Home Project Ideas Project Guide Ask An Expert Blog Careers Teachers Parents Students

Science and Engineering Project Laboratory Notebooks

Keep a Great Science or Engineering Project Laboratory Notebook

Whether you are a research scientist, an engineer, or a first-time science fair student, you should use a lab notebook to document your science investigations, experiments, and product designs. A lab notebook is an important part of any research or engineering project. Used properly, your lab notebook contains a detailed and permanent account of every step of your project, from the initial brainstorming to the final data analysis and research report. Many science projects require a number of steps and multiple trials. By recording the steps of your procedure, your observations, and any questions that arise as you go, you create a record of the project that documents exactly what you did and when you did it. With a complete record of the project in your lab notebook, you can look back at your notes later if a question arises or if you decide to pursue a related project based on something you observed. Similarly, writing down your product design ideas, engineering challenges, and product testing data will help you keep track of all of your ideas, what you have already tried, and how well a particular design performed.

Keeping a lab notebook is easy! The most important thing to do is to "use" your lab notebook. (Click the "Using a Lab Notebook" tab for specific tips, techniques, and reminders.)

Sample laboratory notebooks for science notebooks and student science project record keeping.
Figure 1. There are many styles of lab notebooks available for students, professionals, and research teams.

Choosing a Laboratory Notebook

There are many kinds of lab notebooks available, ranging from official lab notebooks to makeshift notebooks. The table below offers a summary of different types of notebooks and notes regarding for which users each type works best.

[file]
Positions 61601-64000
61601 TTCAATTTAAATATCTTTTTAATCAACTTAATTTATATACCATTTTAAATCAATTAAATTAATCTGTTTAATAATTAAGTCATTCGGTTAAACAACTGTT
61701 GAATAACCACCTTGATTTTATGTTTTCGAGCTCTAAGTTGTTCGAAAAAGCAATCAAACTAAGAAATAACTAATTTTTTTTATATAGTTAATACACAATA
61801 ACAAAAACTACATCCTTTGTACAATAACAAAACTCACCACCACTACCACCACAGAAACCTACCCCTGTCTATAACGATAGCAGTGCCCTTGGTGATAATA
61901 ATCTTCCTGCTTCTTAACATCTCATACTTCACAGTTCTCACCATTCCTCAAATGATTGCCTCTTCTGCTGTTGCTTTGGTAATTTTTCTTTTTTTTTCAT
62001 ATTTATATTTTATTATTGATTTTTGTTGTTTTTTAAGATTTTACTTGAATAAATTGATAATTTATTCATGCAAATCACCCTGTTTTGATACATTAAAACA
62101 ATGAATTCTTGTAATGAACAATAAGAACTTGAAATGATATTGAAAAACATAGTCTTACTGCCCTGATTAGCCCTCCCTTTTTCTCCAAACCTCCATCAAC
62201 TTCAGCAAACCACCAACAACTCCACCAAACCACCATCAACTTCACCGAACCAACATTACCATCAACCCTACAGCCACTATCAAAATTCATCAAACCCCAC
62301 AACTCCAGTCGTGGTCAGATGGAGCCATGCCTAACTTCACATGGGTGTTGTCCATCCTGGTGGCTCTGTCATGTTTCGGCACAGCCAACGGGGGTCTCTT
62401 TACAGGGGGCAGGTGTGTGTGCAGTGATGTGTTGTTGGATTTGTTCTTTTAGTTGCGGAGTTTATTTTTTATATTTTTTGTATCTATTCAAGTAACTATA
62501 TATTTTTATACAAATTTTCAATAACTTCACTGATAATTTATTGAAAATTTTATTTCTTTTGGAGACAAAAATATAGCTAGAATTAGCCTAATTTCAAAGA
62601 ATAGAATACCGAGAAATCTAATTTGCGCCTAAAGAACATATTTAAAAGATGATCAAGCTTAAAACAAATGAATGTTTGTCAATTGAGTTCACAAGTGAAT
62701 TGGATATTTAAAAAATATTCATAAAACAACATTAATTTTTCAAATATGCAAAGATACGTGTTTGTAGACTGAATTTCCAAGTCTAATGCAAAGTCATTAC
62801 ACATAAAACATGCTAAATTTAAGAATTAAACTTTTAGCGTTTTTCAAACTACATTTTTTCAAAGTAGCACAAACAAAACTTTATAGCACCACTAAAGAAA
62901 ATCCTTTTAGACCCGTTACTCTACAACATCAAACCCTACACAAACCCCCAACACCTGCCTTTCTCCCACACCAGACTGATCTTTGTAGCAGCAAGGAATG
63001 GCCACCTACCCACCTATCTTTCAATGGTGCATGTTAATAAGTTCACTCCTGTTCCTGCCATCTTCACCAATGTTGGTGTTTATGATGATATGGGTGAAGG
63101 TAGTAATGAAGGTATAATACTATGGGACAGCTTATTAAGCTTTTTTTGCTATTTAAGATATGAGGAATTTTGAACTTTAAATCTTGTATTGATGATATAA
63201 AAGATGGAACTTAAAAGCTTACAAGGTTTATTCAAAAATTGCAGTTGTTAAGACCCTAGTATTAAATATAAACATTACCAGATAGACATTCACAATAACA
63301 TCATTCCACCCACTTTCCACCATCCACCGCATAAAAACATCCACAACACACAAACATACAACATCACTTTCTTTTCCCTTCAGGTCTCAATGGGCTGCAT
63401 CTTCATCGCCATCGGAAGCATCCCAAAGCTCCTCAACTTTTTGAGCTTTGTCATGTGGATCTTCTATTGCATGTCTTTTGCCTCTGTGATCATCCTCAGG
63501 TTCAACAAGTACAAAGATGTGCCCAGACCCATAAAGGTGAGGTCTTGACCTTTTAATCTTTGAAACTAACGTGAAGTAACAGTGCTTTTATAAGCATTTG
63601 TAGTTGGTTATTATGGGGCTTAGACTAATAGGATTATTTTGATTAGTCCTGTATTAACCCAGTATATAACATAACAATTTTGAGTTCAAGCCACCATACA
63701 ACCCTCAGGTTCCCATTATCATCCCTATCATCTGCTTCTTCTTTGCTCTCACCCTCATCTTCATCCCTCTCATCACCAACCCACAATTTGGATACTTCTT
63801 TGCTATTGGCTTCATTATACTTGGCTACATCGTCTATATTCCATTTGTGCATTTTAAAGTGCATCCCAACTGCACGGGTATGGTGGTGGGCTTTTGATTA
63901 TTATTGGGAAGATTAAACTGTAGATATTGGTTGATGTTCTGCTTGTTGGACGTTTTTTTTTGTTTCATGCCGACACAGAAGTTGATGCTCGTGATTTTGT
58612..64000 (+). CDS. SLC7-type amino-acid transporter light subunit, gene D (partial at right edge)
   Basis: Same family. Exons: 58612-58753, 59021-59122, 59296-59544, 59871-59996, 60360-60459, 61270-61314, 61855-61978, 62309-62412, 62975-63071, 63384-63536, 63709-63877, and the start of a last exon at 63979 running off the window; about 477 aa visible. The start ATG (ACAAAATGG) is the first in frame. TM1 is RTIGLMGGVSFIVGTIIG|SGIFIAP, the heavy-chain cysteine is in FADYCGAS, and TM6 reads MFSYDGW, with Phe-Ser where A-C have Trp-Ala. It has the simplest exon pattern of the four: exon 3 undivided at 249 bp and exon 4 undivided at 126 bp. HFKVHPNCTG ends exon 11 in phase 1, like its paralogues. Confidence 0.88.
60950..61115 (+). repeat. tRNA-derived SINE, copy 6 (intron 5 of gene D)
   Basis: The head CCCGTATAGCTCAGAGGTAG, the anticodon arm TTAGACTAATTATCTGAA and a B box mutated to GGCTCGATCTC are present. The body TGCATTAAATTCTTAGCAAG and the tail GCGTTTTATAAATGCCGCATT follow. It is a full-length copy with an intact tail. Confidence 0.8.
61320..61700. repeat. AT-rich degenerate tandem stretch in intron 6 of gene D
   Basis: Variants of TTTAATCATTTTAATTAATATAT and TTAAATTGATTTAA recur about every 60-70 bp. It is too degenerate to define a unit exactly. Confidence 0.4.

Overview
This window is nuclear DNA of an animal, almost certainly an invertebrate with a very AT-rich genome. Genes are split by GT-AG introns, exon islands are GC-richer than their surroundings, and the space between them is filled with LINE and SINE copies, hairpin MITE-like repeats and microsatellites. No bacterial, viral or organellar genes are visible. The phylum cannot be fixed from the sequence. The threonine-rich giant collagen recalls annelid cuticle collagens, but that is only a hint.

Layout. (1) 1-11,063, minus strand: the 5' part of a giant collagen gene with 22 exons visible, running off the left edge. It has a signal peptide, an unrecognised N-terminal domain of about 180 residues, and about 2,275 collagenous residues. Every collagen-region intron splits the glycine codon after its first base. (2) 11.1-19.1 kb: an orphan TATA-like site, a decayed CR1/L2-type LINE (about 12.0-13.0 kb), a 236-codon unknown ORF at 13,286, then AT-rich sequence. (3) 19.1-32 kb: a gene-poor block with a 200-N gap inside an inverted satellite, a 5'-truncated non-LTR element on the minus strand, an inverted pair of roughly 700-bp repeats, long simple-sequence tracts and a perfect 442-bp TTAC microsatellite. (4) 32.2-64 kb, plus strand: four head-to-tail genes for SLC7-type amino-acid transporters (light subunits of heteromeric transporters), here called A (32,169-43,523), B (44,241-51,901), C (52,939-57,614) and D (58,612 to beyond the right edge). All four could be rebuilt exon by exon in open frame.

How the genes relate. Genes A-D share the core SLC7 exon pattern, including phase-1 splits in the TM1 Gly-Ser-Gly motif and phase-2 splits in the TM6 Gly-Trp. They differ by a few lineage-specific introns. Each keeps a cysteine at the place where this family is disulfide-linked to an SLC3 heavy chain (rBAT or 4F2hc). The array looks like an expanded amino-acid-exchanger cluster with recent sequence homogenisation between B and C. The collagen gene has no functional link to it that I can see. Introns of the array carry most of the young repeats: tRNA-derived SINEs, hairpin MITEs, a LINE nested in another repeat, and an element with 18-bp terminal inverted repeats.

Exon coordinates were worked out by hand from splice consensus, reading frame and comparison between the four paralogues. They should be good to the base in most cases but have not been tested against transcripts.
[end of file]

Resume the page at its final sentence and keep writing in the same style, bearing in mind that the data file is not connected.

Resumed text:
Types of Lab Notebooks Description Recommended For
Bound composition notebook A bound spine (not spiral binding) makes it difficult for pages to be easily torn out and lost. Hard covers make the book even more durable, but a soft or cardboard cover will work too. Composition books are easy to find at local stores and are inexpensive.
  • Students: K-5
  • Students: Middle school
Official laboratory notebook Official lab notebooks often include useful and convenient features like a designated area for creating a table of contents and numbered pages for easy cross-referencing. Official laboratory notebooks may also include quick reference materials like the periodic table, metric conversions, or an amino acid codon table. With high-quality, hard-to-tear paper, these notebooks are generally rugged and designed to stand up to lots of handling.
  • Students: K-5
  • Students: Middle school
  • Students: High school and beyond
  • Citizen scientists
Duplicate style lab notebook Duplicate style lab notebooks are a subset of the official lab notebooks style with the added feature of carbonless duplicate sets. This format is ideal for keeping the originals and giving copies to research partners or a teacher.
  • Research teams: K-12 and beyond
  • Citizen scientists
  • Lab partners
  • Teachers and students